For decades, astronomers have gone about their business of studying the cosmos with the assumption that stars of certain sizes form in certain quantities. Like grocery stores selling melons alone, and blueberries in bags of dozens or more, the universe was thought to create stars in specific bundles. In other words, the proportion of small to big stars was thought to be fixed. For every star 20 or more times as massive as the sun, for example, there should be 500 stars with the sun's mass or less.
This belief, based on years of research, has been tipped on its side with new data from NASA's Galaxy Evolution Explorer. The ultraviolet telescope has found proof that small stars come in even bigger bundles than previously believed; for example, in some places in the cosmos, about 2,000 low-mass stars may form for each massive star. The little stars were there all along but masked by massive, brighter stars.
"What this paper is showing is that some of the standard assumptions that we've had -- that the brightest stars tell you about the whole population of stars -- this doesn't seem to work, at least not in a constant way," said Gerhardt R. Meurer, principal investigator on the study and a research scientist at Johns Hopkins University, Baltimore, Md.
Astronomers have long known that many stars are too dim to be seen in the glare of their brighter, more massive counterparts. Though the smaller, lighter stars outnumber the big ones, they are harder to see. Going back to a grocery story analogy, the melons grab your eyes, even though the total weight of the blueberries may be more.
Beginning in the 1950s, astronomers came up with a method for counting all the stars in a region, even the ones they couldn't detect. They devised a sort of stellar budget, an equation called the "stellar initial mass function," to estimate the total number of stars in an area of the sky based on the light from only the brightest and most massive. For every large star formed, a set number of smaller ones were thought to have been created regardless of where the stars sat in the universe.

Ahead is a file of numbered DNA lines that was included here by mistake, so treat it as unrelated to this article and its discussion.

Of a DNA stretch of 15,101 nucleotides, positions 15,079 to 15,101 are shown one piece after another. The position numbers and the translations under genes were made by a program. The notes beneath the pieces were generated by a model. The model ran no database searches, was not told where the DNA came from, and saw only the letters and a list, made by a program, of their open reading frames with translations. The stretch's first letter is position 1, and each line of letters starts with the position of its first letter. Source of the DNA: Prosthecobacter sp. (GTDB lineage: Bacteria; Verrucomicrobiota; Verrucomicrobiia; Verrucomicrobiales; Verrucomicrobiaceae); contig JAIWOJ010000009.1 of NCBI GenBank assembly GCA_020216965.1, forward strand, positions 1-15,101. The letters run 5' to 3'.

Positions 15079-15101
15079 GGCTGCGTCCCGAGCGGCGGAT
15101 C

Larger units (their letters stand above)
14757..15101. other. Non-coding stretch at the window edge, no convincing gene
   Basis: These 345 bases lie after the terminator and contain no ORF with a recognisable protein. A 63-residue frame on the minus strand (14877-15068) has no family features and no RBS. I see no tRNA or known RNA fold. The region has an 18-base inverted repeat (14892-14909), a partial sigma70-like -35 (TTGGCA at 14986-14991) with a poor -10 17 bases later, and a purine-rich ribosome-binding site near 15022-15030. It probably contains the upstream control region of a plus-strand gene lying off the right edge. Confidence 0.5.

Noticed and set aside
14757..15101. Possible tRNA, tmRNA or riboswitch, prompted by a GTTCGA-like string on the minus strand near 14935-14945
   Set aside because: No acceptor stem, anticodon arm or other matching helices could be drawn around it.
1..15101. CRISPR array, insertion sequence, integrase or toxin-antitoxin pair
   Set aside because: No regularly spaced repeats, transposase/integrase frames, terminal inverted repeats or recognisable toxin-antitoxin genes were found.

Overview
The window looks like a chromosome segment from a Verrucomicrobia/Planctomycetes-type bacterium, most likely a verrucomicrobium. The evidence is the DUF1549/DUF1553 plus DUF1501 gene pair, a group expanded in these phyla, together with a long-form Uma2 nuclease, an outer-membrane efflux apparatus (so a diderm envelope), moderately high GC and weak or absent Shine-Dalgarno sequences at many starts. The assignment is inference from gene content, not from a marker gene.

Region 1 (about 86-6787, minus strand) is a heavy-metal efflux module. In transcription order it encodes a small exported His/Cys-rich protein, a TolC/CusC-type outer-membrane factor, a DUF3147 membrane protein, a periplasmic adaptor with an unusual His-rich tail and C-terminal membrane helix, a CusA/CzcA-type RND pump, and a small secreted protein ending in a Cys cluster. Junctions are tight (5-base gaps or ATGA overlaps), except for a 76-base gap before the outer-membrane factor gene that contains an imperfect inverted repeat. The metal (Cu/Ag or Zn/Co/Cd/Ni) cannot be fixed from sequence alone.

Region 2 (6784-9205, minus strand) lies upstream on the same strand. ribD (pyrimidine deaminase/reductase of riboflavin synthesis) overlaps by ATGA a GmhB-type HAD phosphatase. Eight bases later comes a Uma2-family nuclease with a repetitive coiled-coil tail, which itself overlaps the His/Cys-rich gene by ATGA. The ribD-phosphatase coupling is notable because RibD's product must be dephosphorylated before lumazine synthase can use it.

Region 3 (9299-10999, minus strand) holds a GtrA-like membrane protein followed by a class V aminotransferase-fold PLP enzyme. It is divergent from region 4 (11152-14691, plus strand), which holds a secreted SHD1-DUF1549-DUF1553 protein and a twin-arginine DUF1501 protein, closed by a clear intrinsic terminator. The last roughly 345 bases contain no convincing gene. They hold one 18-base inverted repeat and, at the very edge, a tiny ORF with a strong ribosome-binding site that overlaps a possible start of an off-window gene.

"We tried to understand properties of galaxies and their mass by looking at the light we can see," Meurer said.
But this common assumption has been leading astronomers astray, said Meurer, especially in galaxies that are intrinsically small and faint.
To understand the problem, imagine trying to estimate the population on Earth by observing light emitted at night. Looking from above toward North America or Europe, the regions where more people live light up like signposts. Los Angeles, for example, is easily visible to a scientist working on the International Space Station. However, if this method were applied to regions where people have limited electricity, populations would be starkly underestimated, for example in some sections of Africa.
The same can be said of galaxies, whose speckles of light in the dark of space can be misleading. Meurer and his team used ultraviolet images from the Galaxy Evolution Explorer and carefully filtered red-light images from telescopes at the Cerro Tololo International Observatory in Chile to show that many galaxies do not form a lot of massive stars, yet still have plenty of lower-mass counterparts. The ultraviolet images are sensitive to somewhat small stars three times or more massive than the sun, while the filtered optical images are only sensitive to the largest stars with 20 or more times the mass of the sun.
The effects are particularly important in parts of the universe where stars are spread out over a larger volume -- the rural Africa of the cosmos. There could be about four times as many stars in these regions than previously estimated.
"Especially in these galaxies that seem small and piddling, there can be a lot more mass in lower mass stars than we had previously expected from what we could see from the brightest, youngest stars," Meurer said. "But we can now reduce these errors using satellites like the Galaxy Evolution Explorer."
This research was published in the April 10, 2009, issue of Astrophysical Journal.
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